Faces of Entrepreneurship: Henrique Dubugras, Co-Founder & CEO of Brex

Henrique Dubugras is Co-Founder & CEO of Brex — the first of its kind credit card for startups. A Brazilian entrepreneur, Henrique built payments company Pagar.me — the Stripe of Brazil — when he was sixteen years old. In just three years, Pagar.me grew to $1.5 billion in volume of transactions processed. Prior to Pagar.me, Henrique built a number of online businesses in Brazil including an online education company and an online dating application. His first engineering role was at Ingresse, a Brazilian online events management company, at the age of 14.

In the fall of 2016, Henrique sold Pagar.me and moved to Palo Alto to start his freshman year studying computer science at Stanford University. After eight months, he left school and moved to San Francisco to co-found Brex. Dubugras took a moment to update the Nasdaq Entrepreneurial Center on his journey as a founder so far.

What does “entrepreneurship” mean to you?

HD: Entrepreneurship is identifying problems and opportunities in the economy and building practical businesses and processes to solve these market problems.

How did your company come to be?

HD:  While living in Brazil as teenagers, my co-founder Pedro and I met on Twitter while arguing whether Emacs or vim is a better editor (Emacs won). We stayed in touch and found a shared interest in tech and programming, not to mention a mutual frustration with collecting payments from our several ventures together. So, when we were 16 years old, Pedro and I started Pagar.me to solve our problems, which quickly became known as the Stripe of Brazil.

Pedro and I loved working together at Pagar.me — it was our first big test and the beginning of a partnership that’s spanned two continents and the majority of our lives. After selling Pagar.me in 2016, Pedro and I decided Silicon Valley was our next stop. We figured Stanford would be the best way to get our foot in the door, so we enrolled, moved to the states, met the right people and left school to join Y Combinator.

It was while we were there that we realized we had a similar problem to a lot of our peers – we weren’t able to qualify for a credit card, no matter how much money we had in the bank. So we decided to start Brex to solve the unrecognized needs of startups. One year and $57M in funding later, we launched and already have over 1,000 customers and counting.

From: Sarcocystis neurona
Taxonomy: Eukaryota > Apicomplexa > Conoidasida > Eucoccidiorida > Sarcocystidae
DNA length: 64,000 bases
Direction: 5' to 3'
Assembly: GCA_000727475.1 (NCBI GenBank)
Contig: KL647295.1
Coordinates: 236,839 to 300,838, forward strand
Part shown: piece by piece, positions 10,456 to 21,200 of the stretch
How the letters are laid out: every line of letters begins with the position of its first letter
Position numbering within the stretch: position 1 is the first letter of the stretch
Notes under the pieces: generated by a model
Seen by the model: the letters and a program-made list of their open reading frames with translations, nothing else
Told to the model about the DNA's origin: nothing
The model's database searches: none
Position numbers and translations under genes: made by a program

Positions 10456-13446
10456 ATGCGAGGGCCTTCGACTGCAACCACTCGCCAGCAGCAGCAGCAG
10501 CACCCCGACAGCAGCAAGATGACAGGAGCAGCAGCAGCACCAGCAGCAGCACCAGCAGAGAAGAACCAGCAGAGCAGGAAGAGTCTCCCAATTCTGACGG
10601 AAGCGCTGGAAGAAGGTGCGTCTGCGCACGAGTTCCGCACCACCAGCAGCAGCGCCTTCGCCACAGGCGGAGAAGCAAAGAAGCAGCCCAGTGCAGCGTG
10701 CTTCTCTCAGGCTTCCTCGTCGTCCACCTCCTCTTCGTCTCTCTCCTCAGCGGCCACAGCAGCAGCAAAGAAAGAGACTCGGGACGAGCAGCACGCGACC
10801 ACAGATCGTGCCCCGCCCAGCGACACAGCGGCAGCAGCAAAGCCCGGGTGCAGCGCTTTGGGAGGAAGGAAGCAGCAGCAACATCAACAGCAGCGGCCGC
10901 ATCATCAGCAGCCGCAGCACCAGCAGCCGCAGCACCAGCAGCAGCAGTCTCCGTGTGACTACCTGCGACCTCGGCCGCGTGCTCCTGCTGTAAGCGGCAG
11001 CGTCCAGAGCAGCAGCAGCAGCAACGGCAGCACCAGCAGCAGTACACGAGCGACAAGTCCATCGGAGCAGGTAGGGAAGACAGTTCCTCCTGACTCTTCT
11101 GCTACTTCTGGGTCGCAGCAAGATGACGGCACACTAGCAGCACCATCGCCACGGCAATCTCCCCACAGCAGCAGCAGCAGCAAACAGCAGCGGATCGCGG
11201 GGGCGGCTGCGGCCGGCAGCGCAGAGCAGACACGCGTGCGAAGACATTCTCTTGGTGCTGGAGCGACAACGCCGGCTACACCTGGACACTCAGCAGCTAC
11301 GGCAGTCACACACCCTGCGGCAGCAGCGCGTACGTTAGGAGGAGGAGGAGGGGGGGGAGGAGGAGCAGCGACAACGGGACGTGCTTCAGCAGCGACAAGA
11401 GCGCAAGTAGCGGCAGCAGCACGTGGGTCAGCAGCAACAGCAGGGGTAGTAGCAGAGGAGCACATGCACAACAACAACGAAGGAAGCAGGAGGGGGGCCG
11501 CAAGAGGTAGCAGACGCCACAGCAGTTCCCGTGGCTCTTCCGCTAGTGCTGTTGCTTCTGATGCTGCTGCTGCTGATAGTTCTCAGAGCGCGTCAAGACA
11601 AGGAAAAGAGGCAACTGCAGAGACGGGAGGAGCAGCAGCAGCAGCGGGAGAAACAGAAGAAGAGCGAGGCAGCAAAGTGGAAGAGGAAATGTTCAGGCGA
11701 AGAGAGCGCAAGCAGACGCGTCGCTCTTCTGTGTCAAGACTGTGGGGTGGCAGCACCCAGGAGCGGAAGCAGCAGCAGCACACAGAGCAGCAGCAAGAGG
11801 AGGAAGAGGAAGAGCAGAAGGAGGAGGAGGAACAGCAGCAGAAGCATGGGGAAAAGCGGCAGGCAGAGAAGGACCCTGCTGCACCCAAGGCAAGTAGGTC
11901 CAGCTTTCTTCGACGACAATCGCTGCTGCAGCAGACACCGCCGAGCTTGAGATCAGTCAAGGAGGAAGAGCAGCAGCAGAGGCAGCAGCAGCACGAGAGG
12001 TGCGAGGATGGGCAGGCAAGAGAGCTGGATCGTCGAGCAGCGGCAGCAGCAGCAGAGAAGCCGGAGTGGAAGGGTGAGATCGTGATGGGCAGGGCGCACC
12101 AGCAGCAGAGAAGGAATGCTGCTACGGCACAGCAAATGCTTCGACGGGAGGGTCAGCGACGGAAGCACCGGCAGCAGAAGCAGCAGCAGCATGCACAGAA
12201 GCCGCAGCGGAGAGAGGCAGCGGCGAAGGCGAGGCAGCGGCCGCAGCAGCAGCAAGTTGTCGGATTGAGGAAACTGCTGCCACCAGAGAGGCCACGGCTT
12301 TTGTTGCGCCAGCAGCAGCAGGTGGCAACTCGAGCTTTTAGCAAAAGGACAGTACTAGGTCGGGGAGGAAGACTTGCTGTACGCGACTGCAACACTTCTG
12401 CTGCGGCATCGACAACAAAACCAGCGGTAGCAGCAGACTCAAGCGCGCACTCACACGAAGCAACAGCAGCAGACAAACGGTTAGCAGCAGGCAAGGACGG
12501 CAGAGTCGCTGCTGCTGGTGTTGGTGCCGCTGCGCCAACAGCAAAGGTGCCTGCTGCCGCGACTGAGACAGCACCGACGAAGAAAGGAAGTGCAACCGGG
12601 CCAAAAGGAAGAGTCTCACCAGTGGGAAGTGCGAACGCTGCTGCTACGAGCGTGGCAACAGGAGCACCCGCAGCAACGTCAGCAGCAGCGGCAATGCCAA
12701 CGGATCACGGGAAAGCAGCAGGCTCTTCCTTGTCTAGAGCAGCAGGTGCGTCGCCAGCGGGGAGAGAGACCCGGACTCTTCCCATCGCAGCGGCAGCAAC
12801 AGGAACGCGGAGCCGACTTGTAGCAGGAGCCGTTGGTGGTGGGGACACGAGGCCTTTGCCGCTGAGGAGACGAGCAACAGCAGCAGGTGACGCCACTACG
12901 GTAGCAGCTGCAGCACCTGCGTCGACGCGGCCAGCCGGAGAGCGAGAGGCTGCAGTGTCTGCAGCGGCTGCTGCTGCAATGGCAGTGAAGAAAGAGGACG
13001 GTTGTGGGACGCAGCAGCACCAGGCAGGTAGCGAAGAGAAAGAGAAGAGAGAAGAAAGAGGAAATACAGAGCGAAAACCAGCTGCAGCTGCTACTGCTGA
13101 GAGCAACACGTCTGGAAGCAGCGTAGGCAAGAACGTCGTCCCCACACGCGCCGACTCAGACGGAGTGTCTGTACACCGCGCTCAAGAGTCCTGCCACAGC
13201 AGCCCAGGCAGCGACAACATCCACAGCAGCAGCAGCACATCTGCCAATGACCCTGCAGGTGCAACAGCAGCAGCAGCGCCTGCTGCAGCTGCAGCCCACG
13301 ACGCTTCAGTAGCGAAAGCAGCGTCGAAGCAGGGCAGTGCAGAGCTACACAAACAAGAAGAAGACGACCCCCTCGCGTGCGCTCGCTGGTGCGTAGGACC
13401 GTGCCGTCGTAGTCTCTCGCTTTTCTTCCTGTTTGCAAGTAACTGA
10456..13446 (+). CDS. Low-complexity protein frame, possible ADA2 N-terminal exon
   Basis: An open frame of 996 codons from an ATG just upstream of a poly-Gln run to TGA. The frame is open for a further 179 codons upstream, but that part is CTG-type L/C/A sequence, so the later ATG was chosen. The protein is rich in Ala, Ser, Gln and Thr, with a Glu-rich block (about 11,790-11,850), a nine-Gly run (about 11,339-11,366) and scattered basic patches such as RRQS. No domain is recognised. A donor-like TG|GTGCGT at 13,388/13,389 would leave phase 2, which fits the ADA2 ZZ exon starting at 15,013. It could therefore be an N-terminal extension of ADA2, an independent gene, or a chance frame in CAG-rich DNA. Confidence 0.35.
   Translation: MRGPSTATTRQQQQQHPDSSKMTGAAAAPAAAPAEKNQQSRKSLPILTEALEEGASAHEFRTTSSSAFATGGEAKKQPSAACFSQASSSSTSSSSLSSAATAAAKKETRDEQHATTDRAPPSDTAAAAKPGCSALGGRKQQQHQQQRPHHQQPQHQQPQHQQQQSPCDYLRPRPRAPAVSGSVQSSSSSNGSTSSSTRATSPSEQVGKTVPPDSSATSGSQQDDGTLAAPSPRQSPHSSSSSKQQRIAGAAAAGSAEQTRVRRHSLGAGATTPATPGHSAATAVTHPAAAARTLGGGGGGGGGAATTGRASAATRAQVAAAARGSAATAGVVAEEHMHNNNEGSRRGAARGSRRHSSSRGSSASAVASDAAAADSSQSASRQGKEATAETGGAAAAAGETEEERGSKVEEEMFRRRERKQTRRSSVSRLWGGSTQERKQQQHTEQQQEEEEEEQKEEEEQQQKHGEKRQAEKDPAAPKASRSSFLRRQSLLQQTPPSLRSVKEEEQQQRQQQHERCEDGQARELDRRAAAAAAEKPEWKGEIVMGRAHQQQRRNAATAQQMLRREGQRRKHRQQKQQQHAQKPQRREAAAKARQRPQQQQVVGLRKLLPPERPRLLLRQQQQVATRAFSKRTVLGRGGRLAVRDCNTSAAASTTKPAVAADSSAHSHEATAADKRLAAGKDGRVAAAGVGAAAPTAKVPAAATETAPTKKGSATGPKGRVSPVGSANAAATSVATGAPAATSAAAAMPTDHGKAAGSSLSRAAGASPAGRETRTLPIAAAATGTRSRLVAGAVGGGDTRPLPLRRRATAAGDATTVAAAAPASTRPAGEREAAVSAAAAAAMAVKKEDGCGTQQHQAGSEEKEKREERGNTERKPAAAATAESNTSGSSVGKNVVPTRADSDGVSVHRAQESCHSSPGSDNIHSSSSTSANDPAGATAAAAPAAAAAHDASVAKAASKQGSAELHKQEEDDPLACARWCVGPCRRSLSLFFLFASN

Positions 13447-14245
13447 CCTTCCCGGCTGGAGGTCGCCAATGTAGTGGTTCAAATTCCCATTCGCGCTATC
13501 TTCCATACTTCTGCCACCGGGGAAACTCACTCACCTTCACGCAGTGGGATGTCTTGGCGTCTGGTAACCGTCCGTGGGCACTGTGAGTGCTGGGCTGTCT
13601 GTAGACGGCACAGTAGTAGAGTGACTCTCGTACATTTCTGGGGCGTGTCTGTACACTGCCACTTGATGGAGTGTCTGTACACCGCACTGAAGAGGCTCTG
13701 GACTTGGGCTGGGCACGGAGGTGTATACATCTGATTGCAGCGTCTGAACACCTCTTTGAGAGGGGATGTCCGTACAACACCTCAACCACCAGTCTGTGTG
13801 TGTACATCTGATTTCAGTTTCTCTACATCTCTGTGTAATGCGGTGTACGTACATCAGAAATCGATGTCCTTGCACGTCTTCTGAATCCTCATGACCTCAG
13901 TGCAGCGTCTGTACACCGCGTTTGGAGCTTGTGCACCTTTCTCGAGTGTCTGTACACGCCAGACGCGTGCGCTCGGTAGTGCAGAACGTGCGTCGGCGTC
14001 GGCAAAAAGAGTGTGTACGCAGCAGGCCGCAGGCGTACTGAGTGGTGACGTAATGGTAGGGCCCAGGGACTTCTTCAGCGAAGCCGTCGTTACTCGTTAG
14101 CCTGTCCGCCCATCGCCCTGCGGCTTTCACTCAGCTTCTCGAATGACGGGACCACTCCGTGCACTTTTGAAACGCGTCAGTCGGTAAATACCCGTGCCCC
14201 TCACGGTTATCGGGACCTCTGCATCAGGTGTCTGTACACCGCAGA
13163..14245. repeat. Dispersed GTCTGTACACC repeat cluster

What is the biggest experience or lesson gained on your journey so far?

HD: When my co-founder and I raised our first ever round of funding for our startup Pagar.me in Brazil, I was concerned we got tricked into a bad deal. Initially, I thought we didn’t raise enough and thought it might affect our ability to grow at the scale we wanted; I thought our investor screwed us over. In reality, the guidance and mentorship we got from him were more valuable to us than we could have ever imagined.

He taught me everything I know today about how to build a company, how to hire employees, etc. He brought us in on fundraise pitches and showed us the ins and outs of building a company. I credit my management philosophy and leadership skills to him and wouldn’t be where I am today without his guidance.

How is your company changing the landscape?

HD:  Traditional financial services are stuck in the past; they have systems in place that have worked for decades but don’t work for 21st century startups. They’ve typically focused on small businesses or big corporations, but don’t fulfill the needs of startups today.

Brex makes it possible for entrepreneurs to get corporate cards quickly and easily. We’ve rebuilt the tech stack from the ground up to create a card that bypasses the problems of legacy banking systems, can be acquired quickly, has far greater functionality than traditional cards, and is much simpler to manage.

What do you wish you knew when you started? Is there anything you would do differently?

 HD: I wish I had known how much leverage we could get by hiring talented people. In Brazil, we had talented people of course, but the startup and tech ecosystem is much smaller, so there is not this great bench of talent for people who have scaled technology organizations before. If I could do it over again, I would have looked for more of those people earlier.

What advice/credo do you live by as you grow the business?